Pension funds’ greatest investment-related need going forward will remain what it has always been, to meet the obligations to plan members, and the response of the manager community should be to deliver the products that address this need. More specifically, there are three things that managers can do better. The first is to provide products that allow for a fair evaluation of manager skill by clearly distinguishing between manager and market returns, which should enable funds to make better hiring and firing decisions. The second is to structure products so that they optimize the value derived from the manager’s skill. While this should result in a better outcome for clients, it may be a difficult goal to achieve in that it will require funds to move away from some traditional product parameters(e.g. no shorting)so that returns are not impaired by constraints that limit manager action but do not necessarily protect clients. The third item is to deliver products that offer some true diversification into pension fund portfolios. Rising correlations across asset classes and geographical regions have been widely observed, meaning that pension fund risks relative to expected returns have been increasing. Under these circumstances, the one characteristic that all funds can benefit from is enhanced diversification.

JJ Woolverton: I believe this “credit crisis” is just a wake-up call. It does not seem like we learned much from the euphoric markets of the late Nineties. Up until recently the risk premia had, virtually, disappeared, especially in the fixed-income area where credit spreads were well below their historical norm, sector spreads were quite narrow and the yield curve was flat—no reward for going long.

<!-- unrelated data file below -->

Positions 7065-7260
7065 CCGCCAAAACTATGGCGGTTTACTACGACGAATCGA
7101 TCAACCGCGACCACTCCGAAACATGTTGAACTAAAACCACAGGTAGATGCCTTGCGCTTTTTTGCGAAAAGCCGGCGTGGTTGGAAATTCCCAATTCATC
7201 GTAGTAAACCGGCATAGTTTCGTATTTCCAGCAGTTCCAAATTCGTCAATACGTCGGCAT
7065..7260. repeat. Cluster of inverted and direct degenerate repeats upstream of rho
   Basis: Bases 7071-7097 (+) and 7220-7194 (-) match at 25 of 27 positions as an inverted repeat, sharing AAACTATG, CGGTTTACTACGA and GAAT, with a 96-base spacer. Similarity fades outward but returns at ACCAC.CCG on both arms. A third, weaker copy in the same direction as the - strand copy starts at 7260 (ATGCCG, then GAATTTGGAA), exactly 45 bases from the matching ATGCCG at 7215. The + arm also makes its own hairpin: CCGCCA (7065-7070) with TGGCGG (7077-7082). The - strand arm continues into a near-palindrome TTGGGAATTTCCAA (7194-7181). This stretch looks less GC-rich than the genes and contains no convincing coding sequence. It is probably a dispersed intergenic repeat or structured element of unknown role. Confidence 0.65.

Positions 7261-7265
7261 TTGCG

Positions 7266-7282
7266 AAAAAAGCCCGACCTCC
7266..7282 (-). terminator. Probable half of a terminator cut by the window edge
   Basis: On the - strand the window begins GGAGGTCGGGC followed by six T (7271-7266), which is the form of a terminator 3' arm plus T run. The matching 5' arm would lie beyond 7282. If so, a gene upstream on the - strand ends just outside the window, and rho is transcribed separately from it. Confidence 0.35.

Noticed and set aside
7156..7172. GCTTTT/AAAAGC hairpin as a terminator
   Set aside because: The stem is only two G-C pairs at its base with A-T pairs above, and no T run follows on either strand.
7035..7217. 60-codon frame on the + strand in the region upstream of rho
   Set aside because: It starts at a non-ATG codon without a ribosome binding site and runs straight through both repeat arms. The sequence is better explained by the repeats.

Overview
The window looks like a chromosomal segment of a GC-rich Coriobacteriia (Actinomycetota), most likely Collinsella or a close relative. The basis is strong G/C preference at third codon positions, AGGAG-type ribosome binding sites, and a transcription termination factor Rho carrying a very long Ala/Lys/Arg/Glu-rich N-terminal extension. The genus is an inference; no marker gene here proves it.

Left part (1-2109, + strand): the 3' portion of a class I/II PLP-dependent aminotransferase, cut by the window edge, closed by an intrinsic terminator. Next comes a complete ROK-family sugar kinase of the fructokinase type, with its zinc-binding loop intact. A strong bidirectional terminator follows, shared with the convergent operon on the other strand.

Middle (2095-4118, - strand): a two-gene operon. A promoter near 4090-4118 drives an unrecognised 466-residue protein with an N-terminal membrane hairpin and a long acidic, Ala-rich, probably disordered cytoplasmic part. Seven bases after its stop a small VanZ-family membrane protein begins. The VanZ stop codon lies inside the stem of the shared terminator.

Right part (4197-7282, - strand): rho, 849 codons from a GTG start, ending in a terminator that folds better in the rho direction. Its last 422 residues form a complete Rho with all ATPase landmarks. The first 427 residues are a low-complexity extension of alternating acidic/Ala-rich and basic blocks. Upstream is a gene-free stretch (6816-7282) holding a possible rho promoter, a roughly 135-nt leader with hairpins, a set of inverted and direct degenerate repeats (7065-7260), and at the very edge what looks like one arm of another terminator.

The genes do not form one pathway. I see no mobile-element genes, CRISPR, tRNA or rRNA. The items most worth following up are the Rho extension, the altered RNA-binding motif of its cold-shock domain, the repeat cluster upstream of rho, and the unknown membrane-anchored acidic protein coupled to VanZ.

What will change over the next 12 months and into the foreseeable future? 1)percentage wise, money managers will spend more on systems, compliance and structure than they will on improving the investment decision-making process; 2)the fastest growing products will be global equity and 130/30 funds; and 3)the greatest risk will be a low-return environment where adding value and proving skill will be hard to come by.

My worry list: 1)that hedge funds will not deliver what is expected and plan sponsors will spent as much time on 5% of their fund as they do on the other 95%; 2)that traditional long-only managers will attempt to move into 130/30 strategies without the mind-set to think “short”; and 3)just because an investment vehicle has a low correlation with other asset classes does not necessarily mean it is a good investment.

Bottom line: the plan sponsor community will require higher returns than what is likely going to be available and will, likely, take on greater risk than what will be rewarded.

Gregory Chrispin: Pension funds will expect increased transparency and more rigorous risk management practices from their money managers. We expect that fund guidelines, in some cases, might be revised. They will become more detailed, and risk management controls will be more frequent and lucid.

We expect that money managers and pension funds will work more closely together to understand the investments and strategies being undertaken, in particular where these investments involve credit related products. As a result, money managers who do not have solid credit research capabilities and procedures will have to rapidly enhance those capabilities, since it has become clear that relying solely on credit ratings provided by the rating agencies is insufficient.